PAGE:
Irony lost on Roy Keane as he hits out at “cry baby” players

Roy Keane's latest comments made headlines on Thursday as he blasted modern football and claimed the game is full of cry-babies.

The Republic of Ireland assistant manager made the comments amid reports that Harry Arter will not be included in the upcoming squad for games with Denmark and Wales in the UEFA Nations League.

A row with Keane in the summer in which the assistant manager reportedly criticized Arter because he was not fit to train led to the midfielder asking not to be included in the squad for the recent games with Wales and Poland.

The former Man United captain has reportedly failed to make attempts to bury the hatchet and bring the Cardiff midfielder back into the set-up for the upcoming games.

Keane, who's career was defined by an argument that resulted in him being sent home from the Ireland camp on the eve of the World Cup in 2002, claims players should be able to put any ill will with their manager aside for the benefit of the team.

Keane's comments are unlikely to help resolve the row with Arter, the hypocrisy of his remarks went unnoticed as he told Notts TV: “Players who get upset with a manager or coaching staff and think ‘I'm not going to train properly because somebody upset me’.

“There's a lot cry babies out there, lots of cry babies, not every player is going to get on with the manager, and the manager is not going to like every player.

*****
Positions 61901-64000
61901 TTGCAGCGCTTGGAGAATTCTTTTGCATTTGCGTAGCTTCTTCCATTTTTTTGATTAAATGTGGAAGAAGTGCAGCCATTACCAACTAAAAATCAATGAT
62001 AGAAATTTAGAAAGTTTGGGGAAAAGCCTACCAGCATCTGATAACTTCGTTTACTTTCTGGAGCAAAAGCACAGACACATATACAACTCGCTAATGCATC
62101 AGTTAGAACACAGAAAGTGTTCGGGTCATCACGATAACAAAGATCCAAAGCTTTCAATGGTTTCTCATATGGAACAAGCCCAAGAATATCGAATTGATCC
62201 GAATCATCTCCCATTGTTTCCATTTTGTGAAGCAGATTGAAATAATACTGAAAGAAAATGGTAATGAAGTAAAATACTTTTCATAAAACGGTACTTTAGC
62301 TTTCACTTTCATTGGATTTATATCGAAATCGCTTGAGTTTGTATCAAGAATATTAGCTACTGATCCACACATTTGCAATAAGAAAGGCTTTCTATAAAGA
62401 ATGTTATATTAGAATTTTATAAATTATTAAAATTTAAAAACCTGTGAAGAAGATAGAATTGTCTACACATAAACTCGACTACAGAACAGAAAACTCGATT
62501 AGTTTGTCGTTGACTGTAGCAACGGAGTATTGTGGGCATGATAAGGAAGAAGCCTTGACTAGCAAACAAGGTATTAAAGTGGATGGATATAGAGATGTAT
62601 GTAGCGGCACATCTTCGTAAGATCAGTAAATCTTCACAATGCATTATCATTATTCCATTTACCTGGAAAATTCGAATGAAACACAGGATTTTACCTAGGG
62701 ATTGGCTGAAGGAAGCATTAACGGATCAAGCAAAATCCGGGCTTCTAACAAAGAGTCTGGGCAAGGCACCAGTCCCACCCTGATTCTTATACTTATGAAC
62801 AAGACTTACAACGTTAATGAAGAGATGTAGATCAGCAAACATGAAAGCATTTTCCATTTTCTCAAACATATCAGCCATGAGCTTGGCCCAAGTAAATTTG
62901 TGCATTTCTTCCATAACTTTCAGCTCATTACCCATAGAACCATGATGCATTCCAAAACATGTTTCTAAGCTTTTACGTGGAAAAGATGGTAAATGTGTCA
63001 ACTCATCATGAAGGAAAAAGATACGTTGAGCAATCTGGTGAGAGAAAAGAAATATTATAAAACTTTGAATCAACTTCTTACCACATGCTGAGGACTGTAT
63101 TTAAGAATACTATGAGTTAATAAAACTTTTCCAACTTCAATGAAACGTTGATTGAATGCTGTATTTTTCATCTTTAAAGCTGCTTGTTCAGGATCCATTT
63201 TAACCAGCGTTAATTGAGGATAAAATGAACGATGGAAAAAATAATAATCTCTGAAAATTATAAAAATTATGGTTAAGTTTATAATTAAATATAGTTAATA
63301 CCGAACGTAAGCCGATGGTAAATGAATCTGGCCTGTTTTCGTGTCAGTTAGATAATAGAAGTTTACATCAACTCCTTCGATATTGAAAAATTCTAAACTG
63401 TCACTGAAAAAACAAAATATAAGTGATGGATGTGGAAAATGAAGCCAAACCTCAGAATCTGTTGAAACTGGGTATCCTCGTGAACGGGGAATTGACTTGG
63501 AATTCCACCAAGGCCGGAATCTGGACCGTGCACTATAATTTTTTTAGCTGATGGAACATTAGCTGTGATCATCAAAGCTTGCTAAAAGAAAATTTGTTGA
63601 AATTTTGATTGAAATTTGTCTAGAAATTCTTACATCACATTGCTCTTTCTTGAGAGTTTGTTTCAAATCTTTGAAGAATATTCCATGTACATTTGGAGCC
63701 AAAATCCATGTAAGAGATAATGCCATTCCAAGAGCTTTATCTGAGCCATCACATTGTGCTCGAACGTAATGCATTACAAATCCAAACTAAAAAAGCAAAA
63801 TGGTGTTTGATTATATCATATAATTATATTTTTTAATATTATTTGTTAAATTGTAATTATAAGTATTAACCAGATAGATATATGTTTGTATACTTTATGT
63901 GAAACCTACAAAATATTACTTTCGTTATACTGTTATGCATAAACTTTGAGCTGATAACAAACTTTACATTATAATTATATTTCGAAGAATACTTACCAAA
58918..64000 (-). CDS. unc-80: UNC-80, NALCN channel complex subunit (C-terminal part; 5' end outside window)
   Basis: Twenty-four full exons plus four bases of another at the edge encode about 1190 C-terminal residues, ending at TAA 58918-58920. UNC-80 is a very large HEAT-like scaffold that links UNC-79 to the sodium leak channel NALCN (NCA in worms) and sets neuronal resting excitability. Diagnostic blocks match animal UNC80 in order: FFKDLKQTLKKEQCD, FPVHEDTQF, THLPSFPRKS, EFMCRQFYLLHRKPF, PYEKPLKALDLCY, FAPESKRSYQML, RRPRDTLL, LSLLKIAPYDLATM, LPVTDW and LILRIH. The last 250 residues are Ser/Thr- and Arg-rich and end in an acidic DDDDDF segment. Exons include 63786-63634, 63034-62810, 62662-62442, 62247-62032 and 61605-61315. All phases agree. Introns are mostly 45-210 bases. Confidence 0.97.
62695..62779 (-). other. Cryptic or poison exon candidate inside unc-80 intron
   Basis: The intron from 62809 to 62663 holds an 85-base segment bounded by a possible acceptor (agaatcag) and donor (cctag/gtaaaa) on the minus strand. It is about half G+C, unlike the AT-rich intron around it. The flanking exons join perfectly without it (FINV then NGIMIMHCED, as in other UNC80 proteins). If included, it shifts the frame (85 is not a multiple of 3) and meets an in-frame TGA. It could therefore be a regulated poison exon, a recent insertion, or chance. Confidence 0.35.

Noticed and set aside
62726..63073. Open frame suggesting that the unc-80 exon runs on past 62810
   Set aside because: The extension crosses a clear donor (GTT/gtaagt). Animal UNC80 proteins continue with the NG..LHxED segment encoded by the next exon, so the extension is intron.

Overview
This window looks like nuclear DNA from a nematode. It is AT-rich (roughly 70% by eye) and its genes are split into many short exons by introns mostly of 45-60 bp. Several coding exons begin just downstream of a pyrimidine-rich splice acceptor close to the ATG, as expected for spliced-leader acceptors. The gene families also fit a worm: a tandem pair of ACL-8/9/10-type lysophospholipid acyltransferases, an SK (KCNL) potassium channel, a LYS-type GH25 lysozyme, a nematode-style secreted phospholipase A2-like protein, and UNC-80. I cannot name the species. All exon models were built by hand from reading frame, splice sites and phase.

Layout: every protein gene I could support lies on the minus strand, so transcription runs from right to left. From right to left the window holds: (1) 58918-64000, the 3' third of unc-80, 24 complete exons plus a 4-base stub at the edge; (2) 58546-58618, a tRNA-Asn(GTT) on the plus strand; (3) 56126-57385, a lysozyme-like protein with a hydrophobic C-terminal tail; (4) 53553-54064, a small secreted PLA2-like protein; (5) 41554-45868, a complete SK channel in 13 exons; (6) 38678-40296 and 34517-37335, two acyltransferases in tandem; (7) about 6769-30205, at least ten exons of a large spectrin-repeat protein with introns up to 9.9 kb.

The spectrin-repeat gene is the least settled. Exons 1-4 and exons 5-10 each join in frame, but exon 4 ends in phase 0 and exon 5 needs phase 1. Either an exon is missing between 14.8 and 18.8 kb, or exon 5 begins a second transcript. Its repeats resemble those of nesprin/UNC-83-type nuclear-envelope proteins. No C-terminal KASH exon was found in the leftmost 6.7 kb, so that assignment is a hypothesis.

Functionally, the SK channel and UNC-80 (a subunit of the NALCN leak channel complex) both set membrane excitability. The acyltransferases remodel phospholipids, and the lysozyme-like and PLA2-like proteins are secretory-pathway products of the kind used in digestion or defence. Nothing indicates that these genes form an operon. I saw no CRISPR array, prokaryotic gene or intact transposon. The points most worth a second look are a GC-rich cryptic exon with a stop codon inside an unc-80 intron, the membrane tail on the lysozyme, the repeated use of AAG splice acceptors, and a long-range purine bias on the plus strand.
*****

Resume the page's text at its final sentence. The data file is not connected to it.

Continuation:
“But what you do as a footballer - and I've had one or two disagreements with managers - when you cross that line you play for your team.

“I don't care what fallout you've had with your manager and if you've been at each other's throats, that’s part of the industry - people do fall out.

“It happens in other industries but unfortunately when you're Man United, one of the biggest clubs in the world, things will get exaggerated.

“When you walk out on that pitch, you're playing for your pride, you're playing for your city, you're playing for your city, whatever it might be.

“But don't get that worried about what the manager said about you or the coaching staff - you get out there and play.”

“You can fallout after the match but when the game is going on, liven up and play with pride, play with energy, play with spirit, hopefully play with a bit of skill.

“You can have a bad day but on your bad days you roll your sleeves up and fight for that jersey and don't get distracted by the balloons out there.”

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